You can also offer treats to your crested gecko, but only occasionally. Treats will include fruits high in oxalates and potassium, such as bananas. Other treats should include fruits/berries that are high in calcium, such as blackberries, guavas, papaya and dried figs. Offer treats only once a month, which equals to around 10% of crested gecko’s diet.

You can also give your crested gecko some honey as a treat – but not more than a drop of honey. But don’t offer honey more than once a month – because it is too sweet and your gecko might get used to that flavor. Plus, it is mostly just sugar.

Supplementing crested gecko’s diet

Supplementing your crested gecko’s food is crucial. If you don’t gut-load and supplement the food, or just feed your gecko with unbalanced smoothies, it will develop a Metabolic Bone disorder and vitamin deficiency. This will lead to death if not corrected.

You will not be able to notice deficiencies for many months, so it is important to care about supplementation regularly. Calcium and vitamin D3 are the most important in crested gecko’s diet. Vitamin D3 is needed to absorb calcium. But don’t oversupplement – it will cause shaker for dusting crested gecko's insects

No matter what food you are feeding your crested gecko, you will need to supplement it. The only exception will be a complete crested gecko diet, such as Pangea or Repashy. It is already supplemented and balanced.

With insects, you will have to gut-load them for 24 hours before feeding and dust them with vitamins and minerals before feeding. To gut-load insects, you will need to keep them in a pen and feed them nutritious diet for 24 hours. Read about gut-loading in this post.

But you will also need to dust insects. You will need to place your crickets in a high sided dish, such as this cricket shaker like this, to lightly cover them with supplement.

If you are making your own puree/smoothie, you will also need to supplement it.

Which supplement to use and avoid for crested geckos and how much to use?food and supplements for a crested gecko - full guide to diet and feeding

It can be easy to overdose with supplements. Crested geckos need a wide range of vitamins and minerals, but let’s talk about calcium and vitamin D3 first. The problem with many supplements is that they contain very high levels of vitamin D3. Crested geckos are crepuscular & nocturnal, and they need less vitamin D3 in the diet.

Too much vitamin D3 will cause over utilization of calcium in the body, causing hypercalcemia. But at the same time, if you are feeding insects, these can be high in phosphorus, and you will need to add calcium to balance Ca:P levels. And you will need to add vitamin D3 so that the calcium can be absorbed.

Many supplement that you can buy have high levels of vitamin D3, which can lead to toxicity. So watch out for vitamin D3 levels in the vitamins/multivitamins.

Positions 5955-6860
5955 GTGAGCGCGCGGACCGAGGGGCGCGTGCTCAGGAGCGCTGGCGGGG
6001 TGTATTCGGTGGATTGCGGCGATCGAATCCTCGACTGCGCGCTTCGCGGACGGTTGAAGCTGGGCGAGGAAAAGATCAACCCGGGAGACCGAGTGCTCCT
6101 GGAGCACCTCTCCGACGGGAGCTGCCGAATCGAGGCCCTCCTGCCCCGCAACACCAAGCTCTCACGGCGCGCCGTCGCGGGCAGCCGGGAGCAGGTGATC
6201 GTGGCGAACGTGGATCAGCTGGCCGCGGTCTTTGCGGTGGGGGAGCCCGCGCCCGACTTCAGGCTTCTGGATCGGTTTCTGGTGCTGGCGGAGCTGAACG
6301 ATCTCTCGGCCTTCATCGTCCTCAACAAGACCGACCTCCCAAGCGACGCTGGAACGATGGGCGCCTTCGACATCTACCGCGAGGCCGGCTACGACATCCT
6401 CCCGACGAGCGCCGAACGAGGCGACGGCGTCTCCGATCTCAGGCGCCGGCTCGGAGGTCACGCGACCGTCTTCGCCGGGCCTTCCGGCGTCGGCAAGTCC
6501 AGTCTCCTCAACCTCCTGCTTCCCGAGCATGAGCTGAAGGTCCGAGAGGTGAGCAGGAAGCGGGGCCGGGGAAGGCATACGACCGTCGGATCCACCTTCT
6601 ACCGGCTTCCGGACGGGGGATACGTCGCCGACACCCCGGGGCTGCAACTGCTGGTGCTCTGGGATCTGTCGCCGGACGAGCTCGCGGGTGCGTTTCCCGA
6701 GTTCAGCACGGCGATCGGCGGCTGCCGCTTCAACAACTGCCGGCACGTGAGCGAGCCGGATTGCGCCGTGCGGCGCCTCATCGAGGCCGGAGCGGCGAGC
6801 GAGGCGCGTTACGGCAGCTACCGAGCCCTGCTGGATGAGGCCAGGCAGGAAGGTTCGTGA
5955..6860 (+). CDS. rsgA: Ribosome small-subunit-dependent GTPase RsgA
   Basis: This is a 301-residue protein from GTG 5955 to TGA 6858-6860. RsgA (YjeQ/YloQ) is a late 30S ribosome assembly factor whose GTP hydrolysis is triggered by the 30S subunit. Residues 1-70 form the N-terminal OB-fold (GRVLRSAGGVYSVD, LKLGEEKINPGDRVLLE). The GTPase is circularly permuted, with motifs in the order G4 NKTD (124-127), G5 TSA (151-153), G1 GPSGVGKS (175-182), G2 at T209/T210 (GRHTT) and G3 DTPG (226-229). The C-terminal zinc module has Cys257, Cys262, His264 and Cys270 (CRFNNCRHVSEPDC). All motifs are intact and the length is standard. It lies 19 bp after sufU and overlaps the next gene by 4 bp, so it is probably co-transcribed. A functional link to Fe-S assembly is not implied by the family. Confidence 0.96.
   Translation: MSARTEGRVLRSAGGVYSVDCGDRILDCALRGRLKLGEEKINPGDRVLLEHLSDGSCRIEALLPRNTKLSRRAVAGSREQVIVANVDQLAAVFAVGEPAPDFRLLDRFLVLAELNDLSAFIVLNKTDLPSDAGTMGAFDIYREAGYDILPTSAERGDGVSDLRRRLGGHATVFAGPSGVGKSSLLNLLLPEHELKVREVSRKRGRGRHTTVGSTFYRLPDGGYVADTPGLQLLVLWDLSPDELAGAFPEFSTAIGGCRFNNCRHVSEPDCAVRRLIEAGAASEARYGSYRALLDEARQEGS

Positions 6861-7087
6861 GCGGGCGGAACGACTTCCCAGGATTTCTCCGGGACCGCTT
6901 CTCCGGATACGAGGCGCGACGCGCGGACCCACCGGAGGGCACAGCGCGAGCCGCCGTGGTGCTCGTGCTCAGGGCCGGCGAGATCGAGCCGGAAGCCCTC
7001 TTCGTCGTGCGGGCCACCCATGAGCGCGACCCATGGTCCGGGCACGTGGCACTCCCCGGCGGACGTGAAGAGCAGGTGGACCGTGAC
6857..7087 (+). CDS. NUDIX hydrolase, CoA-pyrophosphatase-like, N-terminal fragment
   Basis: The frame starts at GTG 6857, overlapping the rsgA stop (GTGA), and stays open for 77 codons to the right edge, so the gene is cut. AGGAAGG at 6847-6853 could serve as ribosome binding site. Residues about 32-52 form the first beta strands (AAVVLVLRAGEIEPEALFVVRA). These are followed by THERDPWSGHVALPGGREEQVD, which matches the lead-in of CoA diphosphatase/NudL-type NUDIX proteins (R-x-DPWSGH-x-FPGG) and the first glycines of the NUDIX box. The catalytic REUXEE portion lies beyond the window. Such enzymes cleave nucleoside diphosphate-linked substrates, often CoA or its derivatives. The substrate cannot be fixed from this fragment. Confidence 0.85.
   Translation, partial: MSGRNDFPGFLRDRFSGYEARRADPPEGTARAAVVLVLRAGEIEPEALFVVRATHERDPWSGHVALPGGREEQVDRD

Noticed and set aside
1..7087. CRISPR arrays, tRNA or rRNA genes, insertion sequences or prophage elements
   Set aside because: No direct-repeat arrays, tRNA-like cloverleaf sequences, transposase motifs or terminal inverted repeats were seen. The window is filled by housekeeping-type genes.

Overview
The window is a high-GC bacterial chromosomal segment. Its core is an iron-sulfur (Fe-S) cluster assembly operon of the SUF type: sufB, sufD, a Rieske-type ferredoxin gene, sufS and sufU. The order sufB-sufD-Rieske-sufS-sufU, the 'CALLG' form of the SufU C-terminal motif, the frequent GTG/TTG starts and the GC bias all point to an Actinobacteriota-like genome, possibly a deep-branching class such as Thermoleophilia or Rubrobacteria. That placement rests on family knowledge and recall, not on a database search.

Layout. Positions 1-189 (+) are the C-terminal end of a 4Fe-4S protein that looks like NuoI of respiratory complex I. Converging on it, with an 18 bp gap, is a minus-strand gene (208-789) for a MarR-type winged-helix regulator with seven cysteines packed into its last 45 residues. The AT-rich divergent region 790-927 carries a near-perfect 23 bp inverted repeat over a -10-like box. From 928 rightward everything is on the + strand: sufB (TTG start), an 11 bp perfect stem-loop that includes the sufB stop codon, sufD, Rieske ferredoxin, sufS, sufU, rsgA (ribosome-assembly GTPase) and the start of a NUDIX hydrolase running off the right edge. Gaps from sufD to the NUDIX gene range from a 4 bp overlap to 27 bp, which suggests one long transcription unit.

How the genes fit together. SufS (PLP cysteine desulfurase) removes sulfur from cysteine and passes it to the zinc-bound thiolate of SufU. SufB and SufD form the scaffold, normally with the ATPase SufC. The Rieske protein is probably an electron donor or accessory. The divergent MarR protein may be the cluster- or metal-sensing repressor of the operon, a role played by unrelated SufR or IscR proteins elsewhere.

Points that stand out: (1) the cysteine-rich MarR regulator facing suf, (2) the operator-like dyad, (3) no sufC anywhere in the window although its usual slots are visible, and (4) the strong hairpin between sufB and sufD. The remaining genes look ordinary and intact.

Make sure the supplement doesn’t contain more than 45,00-50,000 IU/kg of vitamin D3. It is better to stay in the 45,000 IU/kg range. Only use a pinch of a multivitamin powder to lightly coat each insect.

And for smoothies, add around half a teaspoon for around 300 grams of puree (you can freeze the food for later).

Never supplement complete powdered diets or you will ruin the vitamin and mineral balance and oversupplement it. Supplement insects 2 times per week (with every insect feeding). Same goes with purees (don’t feed more than 1-2 times a month). 

How much vitamins to add in gecko’s food?

When counting how much of vitamin to add, follow the guidelines that tell you how much of supplement to add per gecko’s weight, rather than grams of food. When counting how much of supplement to add for specific weight, you will minizme any chances of oversupplementation.

On average, two pinches (one pinch is around 0.36 grams) will be enough to supplement one portion of food for a 40 gram crested gecko. Follow the instructions on the labels.

If your crested gecko needs calcium (such as gravid female or one with calcium deficiency), then use pure calcium powder without vitamin D3. But generally, a healthy crested gecko will benefit from insect supplementation with multivitamins around 1-2 times a week.

The best choice of supplements for your crested gecko include:

There are more vitamins and multivitamins that have acceptable vitamin D3 levels. But there are also many offenders that contain very high vitamin D3 levels. So it is better to avoid purchasing them before any changes are made.

Such examples are RepCal vitamin D3 with calcium (label says it contains minimum 400,000 IU/kg of vitamin D3!) and Fluker’s calcium with vitamin D3 (contains 100,000 IU/kg). The ranges might change regularly, so check the labels to make sure.

Crested gecko water needs

crested gecko food - meal replacement diet - guidelines and feeding

This crested gecko is very hungry!

As we have mentioned before, crested geckos require high humidity levels. Misting will help to achieve high humidity levels in the tank. Plus, crested geckos love drinking water drops from the leaves and other surfaces. Mist your crested gecko’s tank once a day, preferably in the evening.

Mist twice a day for hatchlings and young geckos as they find it harder to drink from cups. You can use a misting spray bottle to spray different surfaces in the tank, but make sure to have a cup with clean drinking water at all times.

Using a feeder ledge for both food and water is the one of the best choices.

A small cup inside the ledge will prevent your gecko from drowning. Wash the cup with soap or replace every 2-4 days. What is more, avoid giving tap water – distilled bottled water or water that is filtered with reverse-osmosis system is the best.